A scientifically fascinating paper by Anwar et al published today will claim to have found a biochemical ‘signature’ that distinguishes children with and without autism (ASD), which the team say may act as an ‘indicator’ for the condition. But headlines about a ‘test for autism’, though inevitable, are hugely premature.
Dietary proteins are broken down by the body in a bewilderingly complex process, and a legion of different molecules are produced as a result. Essentially, the research team looked at levels of these intermediate molecules in multiple combinations, until they found one that differed reliably between a population of about 30 autistic children and a similar number of typically developing children. However, there are some big problems with extrapolating this to the autistic population as a whole:
- It’s a very small population, making a chance finding more likely
- The fact that multiple approaches were tried, and had highly variable performance, increases the chance that those results presented as significant are instead statistical ‘noise’, albeit that the researchers tried to reduce this problem.
- The groups did not only differ as regards their autism: the autistic group also ate fewer vegetables. This may seem trivial, but given that the whole analysis is about protein break-down, it is plausible that the difference in diet contributed to the subtle biochemical differences, and the paper certainly does not exclude this.
- The autistic group of children were skewed towards the severe end of the spectrum, and had an average age of 7. It’s not clear that this analysis would hold in younger children or less affected populations.
But let’s accept that these difficulties can be overcome and a fairly reliable biochemical indicator can be developed in the future- would it be useful in our clinic, where we diagnose and support children with a variety of developmental problems, including autism?
Probably not. Because in order to add to existing diagnostic practice, a test would have to either predict future autism at an early age, or improve upon existing clinical methods of assessment.
In terms of early, pre-symptomatic, identification, even if these findings did apply to younger children, we would have to test a large population of at-risk infants to make this a useful ‘screening’. Given that the test is only about 84% specific, this would lead to a huge number of false positive identifications, huge worry for parents and, potentially, harmful intervention for children. And we don’t know of any way of reliably preventing autistic difficulties, at this point, so it’s not clear what difference it would make.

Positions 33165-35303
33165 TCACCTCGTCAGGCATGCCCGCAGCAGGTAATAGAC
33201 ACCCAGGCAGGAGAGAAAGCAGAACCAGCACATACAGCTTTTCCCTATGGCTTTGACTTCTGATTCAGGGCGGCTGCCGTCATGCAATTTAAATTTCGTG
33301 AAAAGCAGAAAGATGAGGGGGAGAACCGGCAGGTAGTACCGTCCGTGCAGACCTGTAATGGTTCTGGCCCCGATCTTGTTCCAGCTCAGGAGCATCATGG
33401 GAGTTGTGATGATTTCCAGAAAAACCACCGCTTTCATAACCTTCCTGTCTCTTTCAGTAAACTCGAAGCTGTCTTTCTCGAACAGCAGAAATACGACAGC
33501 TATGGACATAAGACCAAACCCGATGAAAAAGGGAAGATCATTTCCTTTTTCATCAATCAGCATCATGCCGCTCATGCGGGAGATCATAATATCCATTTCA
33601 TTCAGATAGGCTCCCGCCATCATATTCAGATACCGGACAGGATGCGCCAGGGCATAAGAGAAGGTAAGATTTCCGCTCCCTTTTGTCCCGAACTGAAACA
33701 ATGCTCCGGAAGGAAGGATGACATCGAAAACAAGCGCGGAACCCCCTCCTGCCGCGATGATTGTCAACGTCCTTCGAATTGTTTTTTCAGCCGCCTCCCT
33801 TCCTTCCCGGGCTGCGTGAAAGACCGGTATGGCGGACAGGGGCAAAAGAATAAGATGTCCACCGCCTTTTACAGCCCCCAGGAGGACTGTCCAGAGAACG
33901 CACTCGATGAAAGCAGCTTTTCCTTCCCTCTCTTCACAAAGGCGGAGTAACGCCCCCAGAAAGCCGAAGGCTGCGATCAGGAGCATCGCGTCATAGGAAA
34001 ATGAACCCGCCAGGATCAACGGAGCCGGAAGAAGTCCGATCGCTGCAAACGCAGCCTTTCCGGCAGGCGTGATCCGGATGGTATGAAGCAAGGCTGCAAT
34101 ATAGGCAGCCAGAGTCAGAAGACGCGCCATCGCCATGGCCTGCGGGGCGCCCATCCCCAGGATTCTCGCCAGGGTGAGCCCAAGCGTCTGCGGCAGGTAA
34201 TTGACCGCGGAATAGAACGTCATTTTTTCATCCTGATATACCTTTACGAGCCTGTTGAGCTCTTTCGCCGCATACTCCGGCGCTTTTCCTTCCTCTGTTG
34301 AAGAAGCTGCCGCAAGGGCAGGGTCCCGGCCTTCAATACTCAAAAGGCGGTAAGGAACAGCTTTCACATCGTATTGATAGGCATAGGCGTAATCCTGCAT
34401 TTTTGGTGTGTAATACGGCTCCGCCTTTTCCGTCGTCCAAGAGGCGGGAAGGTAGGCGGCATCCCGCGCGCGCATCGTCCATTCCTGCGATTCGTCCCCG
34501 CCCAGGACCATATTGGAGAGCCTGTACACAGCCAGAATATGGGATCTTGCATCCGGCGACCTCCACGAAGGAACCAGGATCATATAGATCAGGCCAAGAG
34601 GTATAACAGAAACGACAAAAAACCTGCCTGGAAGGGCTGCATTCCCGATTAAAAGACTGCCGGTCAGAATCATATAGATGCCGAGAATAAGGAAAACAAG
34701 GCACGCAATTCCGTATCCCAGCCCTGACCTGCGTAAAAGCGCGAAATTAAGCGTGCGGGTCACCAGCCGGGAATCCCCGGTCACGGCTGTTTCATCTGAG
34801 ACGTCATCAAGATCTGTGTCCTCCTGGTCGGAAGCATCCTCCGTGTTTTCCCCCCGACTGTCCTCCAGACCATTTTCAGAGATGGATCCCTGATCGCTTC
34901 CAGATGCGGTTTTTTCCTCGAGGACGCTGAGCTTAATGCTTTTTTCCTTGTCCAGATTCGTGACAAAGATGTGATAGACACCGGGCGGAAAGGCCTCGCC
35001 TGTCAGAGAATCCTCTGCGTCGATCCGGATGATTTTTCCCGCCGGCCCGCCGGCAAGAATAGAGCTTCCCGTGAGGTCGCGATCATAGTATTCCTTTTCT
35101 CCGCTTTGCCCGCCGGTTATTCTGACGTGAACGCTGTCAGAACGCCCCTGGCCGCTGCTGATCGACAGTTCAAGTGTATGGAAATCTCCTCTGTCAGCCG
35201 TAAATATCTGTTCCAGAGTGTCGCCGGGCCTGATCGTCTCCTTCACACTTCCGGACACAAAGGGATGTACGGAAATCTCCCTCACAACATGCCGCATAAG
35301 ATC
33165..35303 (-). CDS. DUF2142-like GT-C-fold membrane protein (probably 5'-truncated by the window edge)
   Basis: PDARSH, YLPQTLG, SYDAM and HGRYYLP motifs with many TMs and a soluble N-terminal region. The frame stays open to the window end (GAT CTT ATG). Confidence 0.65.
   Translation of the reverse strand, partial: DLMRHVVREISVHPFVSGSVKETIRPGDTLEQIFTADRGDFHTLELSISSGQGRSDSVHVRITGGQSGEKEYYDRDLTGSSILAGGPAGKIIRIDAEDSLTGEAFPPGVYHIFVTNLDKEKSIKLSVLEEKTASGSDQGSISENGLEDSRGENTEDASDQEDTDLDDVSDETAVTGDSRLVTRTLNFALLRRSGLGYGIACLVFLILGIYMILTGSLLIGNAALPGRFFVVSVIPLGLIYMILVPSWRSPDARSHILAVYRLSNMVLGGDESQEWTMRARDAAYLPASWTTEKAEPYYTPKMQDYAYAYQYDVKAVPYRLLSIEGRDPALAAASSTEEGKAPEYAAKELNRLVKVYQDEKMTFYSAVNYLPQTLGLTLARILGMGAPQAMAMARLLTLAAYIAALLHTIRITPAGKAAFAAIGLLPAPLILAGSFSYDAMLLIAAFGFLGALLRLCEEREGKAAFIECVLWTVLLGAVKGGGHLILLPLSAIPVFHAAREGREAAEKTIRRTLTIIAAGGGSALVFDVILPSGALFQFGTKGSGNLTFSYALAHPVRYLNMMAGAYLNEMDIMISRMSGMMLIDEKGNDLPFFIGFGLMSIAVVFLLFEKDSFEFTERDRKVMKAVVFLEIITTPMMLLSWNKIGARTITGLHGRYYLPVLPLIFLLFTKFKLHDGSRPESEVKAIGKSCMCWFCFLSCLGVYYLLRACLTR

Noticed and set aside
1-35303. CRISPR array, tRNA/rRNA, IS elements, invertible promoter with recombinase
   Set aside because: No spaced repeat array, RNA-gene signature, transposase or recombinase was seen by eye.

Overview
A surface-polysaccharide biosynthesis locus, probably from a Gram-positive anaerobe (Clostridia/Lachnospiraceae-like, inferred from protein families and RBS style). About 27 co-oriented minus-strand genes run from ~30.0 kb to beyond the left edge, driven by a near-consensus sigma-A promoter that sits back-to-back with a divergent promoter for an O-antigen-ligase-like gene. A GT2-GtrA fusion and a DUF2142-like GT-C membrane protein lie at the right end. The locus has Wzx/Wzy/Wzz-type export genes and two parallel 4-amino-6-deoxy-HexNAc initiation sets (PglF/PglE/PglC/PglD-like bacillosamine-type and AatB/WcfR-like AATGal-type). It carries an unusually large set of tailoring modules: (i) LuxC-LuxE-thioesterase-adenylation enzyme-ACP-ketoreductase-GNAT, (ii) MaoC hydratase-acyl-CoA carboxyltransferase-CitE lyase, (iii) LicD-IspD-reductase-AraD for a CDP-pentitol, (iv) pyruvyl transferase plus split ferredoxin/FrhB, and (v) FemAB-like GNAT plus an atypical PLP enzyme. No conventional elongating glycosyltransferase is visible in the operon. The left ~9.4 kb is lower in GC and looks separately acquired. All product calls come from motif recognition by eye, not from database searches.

On the other hand, once the child is showing problems with their development, it is not clear what this kind of test will add. Firstly, if a child does not look or act autistic, then no test will persuade any sensible clinician that they are (although it may persuade them to keep an eye on things). Secondly, the question we are asking in clinic is not, ‘is this child autistic, or is she typically developing?’ but, ‘is this child’s atypical developmental profile one that looks like autism?’. Help with that often very tricky question would be welcome, but would require an entirely different research strategy.
Parents of young children are often terrified by the prospect of an autistic child. Those for whom the possibility has been raised need prompt, comprehensive and accurate clinical assessment, and those with the diagnosis need consistent, high-quality care and appropriate intervention. No blood test will help any of these groups, but adequate early intervention, diagnostic and support services certainly would- if we had those available, that truly would be a breakthrough!